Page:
Rhincodon typus is the world's largest living fish. Not to be confused with Paleorhincodon.
Fossil Record Edit
The whale sharks have a fossil record extending back into the Paleogene. The teeth of the modern species' design can be traced to the Oligocene (Chandler Bridge Formation) of South Carolina. During the Miocene, they are represented in the Loupian fauna of France (Cappetta, 1970) and Lee Creek (Pungo River Frm) of North Carolina. These teeth are also present in the Yorktown (Pliocene) of the later and Kent (1994) includes them in the Miocene & Pliocene (Calvert & Yorktown Frms) of Maryland and Virginia. Purdy et al (2001) noted these teeth from Pungo River (units 1 & 2) sediments but elected to identify the teeth to genus only.
The teeth are small (reaching 6 mm) with a stout (when viewed laterally) lower, and slender upper, crown. The lingual crown face is perpendicular to the basal face of the root and the labial is lingually directed. The cusp is smooth, bears a cutting-edge and its apron extends basally, down the face of the root.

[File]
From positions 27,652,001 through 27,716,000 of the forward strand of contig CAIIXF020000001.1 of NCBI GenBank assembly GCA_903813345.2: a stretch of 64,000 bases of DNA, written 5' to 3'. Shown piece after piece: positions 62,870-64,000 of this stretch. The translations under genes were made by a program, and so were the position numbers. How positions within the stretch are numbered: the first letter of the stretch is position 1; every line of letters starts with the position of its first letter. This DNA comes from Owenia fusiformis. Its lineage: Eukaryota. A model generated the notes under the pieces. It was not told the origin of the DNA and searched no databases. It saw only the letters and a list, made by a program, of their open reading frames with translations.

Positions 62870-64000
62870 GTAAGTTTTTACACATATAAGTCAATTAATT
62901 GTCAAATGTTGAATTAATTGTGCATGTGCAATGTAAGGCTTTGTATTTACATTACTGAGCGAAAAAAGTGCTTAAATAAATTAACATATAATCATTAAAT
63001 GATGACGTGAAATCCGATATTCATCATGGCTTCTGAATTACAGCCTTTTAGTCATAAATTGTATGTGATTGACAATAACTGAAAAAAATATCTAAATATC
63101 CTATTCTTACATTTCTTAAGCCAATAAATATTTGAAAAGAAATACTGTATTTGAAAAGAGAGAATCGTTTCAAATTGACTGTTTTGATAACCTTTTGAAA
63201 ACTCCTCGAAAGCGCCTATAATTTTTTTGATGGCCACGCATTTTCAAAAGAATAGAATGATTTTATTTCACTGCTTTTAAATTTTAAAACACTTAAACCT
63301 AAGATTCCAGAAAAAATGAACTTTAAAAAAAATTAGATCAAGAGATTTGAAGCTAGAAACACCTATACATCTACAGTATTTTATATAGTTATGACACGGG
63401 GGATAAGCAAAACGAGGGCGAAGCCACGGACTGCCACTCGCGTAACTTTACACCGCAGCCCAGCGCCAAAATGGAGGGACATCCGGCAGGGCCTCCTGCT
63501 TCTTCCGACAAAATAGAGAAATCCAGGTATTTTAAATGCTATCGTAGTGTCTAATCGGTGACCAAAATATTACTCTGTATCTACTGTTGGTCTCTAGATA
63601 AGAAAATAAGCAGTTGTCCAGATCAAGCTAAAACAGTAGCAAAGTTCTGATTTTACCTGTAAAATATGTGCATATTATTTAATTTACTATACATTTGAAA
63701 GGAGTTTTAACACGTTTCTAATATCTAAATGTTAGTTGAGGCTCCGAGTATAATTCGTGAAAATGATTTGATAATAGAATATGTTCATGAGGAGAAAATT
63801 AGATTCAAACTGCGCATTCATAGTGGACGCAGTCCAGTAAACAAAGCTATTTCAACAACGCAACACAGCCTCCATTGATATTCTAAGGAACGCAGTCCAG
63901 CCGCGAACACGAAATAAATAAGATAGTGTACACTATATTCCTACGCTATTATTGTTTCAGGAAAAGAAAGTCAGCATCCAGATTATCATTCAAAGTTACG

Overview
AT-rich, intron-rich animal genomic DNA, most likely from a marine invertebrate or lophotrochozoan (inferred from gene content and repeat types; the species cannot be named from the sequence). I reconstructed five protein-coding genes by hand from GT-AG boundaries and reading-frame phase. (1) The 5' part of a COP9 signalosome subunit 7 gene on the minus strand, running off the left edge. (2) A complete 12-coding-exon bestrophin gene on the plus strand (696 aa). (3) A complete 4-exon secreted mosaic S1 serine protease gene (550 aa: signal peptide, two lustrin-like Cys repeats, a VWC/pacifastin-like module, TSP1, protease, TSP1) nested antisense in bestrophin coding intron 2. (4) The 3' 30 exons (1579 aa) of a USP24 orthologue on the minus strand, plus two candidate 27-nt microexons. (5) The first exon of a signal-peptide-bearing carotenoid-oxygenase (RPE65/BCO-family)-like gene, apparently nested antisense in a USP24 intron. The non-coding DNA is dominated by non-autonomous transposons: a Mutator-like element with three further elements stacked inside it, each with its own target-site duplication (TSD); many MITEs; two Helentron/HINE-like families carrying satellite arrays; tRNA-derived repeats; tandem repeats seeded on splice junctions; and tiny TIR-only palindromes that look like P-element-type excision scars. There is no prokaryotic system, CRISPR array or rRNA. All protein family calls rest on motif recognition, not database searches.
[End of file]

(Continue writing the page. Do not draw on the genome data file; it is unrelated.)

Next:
The root is bilobed, labio-lingually elongated and laterally compressed. The nutrient groove is distinct, broadening labially and growing deeper lingually. A large foramen resides in posterior of the groove, and laterally, the lobe faces bear marginal foramen. The upper surface of the root has a distinct enameloid coating.